When inducing a still point through the sacrum, the therapist’s hand is applied to the sacrum. Follow the sacral motion into either the flexion or extension face, whichever seems to present the greater excursion. The therapist will resist the attempt by the patient’s sacrum to return to neutral through several cycles until the inherent motion of the craniosacral system ceases. The still point has been induced

Several factors might be considered in selecting where on a patient’s body the still point should be induced. Selection may be based upon convenience when, e.g., the therapist is already holding the sacrum or the feet and does not wish to disturb the patient’s body by changing position. It may also be based upon a desire to monitor the effect of the induced still point upon a given body part. Manual contact with painful body parts is unnecessary since, with practice, still points may be induced almost anywhere on the patient’s body, thereby affecting the pain symptoms at a different area of the body. The motion may be palpated in a restricted body region when the therapist desires to evaluate the effect of a still point upon the restriction in that area. The most convenient method of monitoring this effect is to have your hands upon the area in question during the procedure.

The induction of a still point from the body extremities when, e.g., one is attempting to evaluate and treat an uncooperative child, is an excellent means of obtaining cooperation. The still point experience is a pleasant one for the patient. The child soon learns to associate your touch with the pleasant experience of the still point. Cooperation ensues from this association and the stage is set for a mutually beneficial therapeutic process. It is beneficial to the therapist, both in terms of satisfaction and therapeutic value to the patient. Once cooperation and Trust has been achieved, more specific and efficacious treatment can be used with the 10 Step Protocol.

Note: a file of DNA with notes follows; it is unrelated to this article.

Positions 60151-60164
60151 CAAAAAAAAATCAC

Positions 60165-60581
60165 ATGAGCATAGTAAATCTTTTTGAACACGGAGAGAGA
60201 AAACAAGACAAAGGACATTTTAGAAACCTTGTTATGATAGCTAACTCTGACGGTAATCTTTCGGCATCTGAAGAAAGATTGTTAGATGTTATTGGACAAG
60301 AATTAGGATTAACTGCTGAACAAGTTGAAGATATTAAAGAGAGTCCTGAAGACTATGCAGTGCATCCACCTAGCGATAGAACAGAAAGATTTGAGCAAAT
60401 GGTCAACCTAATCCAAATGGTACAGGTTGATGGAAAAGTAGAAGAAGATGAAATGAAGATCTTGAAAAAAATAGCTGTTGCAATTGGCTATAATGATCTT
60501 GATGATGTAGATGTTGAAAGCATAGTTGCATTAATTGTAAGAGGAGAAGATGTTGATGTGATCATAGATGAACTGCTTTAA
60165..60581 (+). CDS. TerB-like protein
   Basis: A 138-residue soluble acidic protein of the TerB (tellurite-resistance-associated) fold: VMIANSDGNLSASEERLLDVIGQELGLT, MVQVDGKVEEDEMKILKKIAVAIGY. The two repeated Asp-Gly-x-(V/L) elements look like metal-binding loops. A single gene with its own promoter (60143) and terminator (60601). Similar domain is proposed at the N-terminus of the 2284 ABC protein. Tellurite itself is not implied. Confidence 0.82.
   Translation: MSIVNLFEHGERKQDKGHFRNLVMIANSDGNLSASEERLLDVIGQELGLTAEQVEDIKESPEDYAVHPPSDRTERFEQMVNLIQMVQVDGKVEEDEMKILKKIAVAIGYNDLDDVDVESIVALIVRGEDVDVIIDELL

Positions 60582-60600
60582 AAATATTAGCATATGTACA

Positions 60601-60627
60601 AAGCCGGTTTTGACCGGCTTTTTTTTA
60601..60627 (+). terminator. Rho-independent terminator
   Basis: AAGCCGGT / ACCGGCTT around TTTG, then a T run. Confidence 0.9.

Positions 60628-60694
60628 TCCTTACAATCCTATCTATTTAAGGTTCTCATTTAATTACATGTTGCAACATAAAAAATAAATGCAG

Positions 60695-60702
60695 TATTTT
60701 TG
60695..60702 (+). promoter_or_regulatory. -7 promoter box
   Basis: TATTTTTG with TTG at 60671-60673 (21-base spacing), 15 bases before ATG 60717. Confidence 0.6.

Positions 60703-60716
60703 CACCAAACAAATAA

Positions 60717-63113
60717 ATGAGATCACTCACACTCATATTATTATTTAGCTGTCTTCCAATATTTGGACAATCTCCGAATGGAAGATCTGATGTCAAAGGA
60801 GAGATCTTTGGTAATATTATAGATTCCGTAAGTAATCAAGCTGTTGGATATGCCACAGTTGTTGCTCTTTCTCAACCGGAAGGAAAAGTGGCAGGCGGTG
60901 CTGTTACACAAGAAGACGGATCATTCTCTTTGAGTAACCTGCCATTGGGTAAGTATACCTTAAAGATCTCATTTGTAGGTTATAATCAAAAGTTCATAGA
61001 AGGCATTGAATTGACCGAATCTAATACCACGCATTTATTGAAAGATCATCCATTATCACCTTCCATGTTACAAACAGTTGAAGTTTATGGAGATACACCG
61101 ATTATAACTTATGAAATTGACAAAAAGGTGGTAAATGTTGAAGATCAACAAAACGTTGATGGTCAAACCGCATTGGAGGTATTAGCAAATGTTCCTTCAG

The Still Point is an excellent way to conclude the 10 step protocol. Many patients fall asleep, allow their nervous systems to integrate, process and as a result are better physically, mentally and emotionally after the session.

Each craniosacral therapy session builds upon the previous session and ultimately healing and health is achieved.

Dr. Kaminsky is a licensed Chiropractor and advanced Craniosacral Therapy practitioner.

About Dr. Kaminsky & Craniosacral Therapy

Having a Chiropractic background since the year 2000, Dr. Kaminsky offers many methods of treatment with an emphasis on Craniosacral Therapy in NYC.

Craniosacral Therapy (CST) is a method focusing on the link between the cranium (head) and sacrum (the second to last bone at the base of your spine), scientifically proven to work in unison to pump fluid throughout the body, an unknown disruption of which can cause many health issues.  The craniosacral mechanism pumps vital fluid called cerebro-spinal fluid (CSF) through the body and in a sense energetically lubricates the joints, tissues, organs; basically all cells of the body. It is the driving force of all your body’s systems of function; including maintaining the tone of your muscles.

The Central Nervous System (brain and spinal cord) are surrounded with CSF generating energetic rhythmic impulses of fluid delicately pumping throughout your body’s parts “breathing” the movement of life. This measurable rhythm of moving fluid, like the heart rhythm, pulse rhythm, breathing rhythm is the foundational “blueprint” and primary principle of our real-time state of our health. 

Compromises of our rhythmic movements of fluid flow correlates to the impulse restrictions in the system which the body is unable to overcome or self-correct. This is the reason why we have “dis-ease”, symptoms, conditions, basically all ailments.  This is where the skill of an experienced craniosacral therapist becomes valuable.  By placing his or her hands on your body the practitioner can feel, detect, evaluate, and facilitate correction of these restrictive arrhythmic impulses.

The craniosacral therapist helps your rhythm restore and renew in compromised areas allowing for healing to take place of sensory, motor, musculoskeletal, neurological disorders, symptoms, conditions and pain.  To learn more, visit the other pages on this website. Call to schedule your healing treatment with Dr. Kaminsky.